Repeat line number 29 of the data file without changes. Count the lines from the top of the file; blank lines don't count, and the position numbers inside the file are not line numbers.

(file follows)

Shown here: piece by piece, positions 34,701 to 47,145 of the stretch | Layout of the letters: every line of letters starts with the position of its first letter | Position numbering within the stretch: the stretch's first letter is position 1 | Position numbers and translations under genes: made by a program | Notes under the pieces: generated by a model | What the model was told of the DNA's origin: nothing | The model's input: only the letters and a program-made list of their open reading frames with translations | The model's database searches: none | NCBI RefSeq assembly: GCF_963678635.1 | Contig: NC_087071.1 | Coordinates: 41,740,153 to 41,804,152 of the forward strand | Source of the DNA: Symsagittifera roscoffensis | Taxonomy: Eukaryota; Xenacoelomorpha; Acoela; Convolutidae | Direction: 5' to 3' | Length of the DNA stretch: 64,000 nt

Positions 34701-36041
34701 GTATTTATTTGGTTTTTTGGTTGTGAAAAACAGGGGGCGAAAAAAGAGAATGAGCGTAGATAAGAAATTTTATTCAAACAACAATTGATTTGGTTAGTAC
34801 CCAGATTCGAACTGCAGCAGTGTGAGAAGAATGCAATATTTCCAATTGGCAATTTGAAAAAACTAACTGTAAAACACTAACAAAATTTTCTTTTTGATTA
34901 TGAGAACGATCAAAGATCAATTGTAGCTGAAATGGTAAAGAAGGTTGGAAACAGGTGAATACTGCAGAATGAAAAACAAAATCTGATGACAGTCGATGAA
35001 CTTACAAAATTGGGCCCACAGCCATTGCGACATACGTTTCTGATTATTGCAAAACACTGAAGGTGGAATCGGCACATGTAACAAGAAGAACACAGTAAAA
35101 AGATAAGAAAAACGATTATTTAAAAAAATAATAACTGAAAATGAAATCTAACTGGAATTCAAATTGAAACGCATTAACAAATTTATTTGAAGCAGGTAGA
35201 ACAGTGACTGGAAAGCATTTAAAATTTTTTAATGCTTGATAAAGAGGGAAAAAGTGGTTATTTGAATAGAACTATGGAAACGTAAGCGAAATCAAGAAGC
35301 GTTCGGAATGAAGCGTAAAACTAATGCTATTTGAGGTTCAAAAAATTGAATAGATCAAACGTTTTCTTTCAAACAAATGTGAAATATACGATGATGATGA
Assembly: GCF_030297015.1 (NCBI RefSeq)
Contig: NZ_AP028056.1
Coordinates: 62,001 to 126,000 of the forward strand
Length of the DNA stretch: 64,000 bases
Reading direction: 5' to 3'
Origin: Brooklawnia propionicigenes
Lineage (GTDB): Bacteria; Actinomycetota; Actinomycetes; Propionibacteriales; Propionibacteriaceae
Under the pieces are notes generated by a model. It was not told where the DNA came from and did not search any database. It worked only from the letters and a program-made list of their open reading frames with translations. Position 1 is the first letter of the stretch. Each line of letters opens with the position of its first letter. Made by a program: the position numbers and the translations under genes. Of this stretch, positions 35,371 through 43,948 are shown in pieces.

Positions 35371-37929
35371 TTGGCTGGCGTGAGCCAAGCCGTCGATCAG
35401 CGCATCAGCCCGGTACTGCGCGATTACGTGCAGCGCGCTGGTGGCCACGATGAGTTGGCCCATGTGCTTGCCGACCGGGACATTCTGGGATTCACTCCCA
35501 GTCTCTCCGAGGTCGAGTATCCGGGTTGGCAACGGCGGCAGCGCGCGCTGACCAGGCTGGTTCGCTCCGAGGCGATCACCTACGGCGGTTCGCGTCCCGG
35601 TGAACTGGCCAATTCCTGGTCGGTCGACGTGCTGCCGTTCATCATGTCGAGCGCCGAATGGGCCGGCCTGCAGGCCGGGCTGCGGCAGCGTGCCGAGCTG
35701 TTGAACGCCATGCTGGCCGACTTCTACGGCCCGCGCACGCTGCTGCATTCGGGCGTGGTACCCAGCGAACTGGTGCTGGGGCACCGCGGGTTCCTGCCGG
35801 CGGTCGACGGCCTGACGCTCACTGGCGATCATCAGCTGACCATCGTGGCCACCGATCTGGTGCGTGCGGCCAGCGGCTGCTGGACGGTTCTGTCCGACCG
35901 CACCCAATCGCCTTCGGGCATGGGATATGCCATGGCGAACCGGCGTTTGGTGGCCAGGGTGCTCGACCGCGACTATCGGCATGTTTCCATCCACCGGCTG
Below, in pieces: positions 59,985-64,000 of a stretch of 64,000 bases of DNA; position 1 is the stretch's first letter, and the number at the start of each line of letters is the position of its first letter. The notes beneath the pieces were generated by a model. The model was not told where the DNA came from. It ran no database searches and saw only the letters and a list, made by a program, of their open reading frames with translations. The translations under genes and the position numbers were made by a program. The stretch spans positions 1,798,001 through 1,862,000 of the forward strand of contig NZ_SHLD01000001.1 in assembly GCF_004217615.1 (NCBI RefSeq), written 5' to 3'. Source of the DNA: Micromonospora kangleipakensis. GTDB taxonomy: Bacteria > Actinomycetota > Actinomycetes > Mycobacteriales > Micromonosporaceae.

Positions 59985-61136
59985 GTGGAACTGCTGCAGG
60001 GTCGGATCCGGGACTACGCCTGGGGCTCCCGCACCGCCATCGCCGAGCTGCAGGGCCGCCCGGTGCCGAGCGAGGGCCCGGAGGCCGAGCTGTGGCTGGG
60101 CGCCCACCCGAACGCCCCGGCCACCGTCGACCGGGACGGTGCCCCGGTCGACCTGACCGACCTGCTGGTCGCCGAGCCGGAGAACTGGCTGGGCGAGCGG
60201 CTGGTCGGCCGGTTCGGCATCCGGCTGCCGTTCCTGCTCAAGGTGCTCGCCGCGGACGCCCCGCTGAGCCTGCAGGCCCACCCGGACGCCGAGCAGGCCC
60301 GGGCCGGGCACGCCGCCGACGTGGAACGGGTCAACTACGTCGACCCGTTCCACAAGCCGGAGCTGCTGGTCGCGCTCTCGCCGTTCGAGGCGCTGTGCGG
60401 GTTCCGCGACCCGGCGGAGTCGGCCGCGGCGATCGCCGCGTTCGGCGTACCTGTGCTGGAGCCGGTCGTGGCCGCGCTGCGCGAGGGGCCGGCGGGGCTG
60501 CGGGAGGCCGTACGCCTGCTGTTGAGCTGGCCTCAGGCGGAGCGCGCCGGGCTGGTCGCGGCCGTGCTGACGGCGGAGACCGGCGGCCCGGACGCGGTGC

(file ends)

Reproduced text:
60001 GTCGGATCCGGGACTACGCCTGGGGCTCCCGCACCGCCATCGCCGAGCTGCAGGGCCGCCCGGTGCCGAGCGAGGGCCCGGAGGCCGAGCTGTGGCTGGG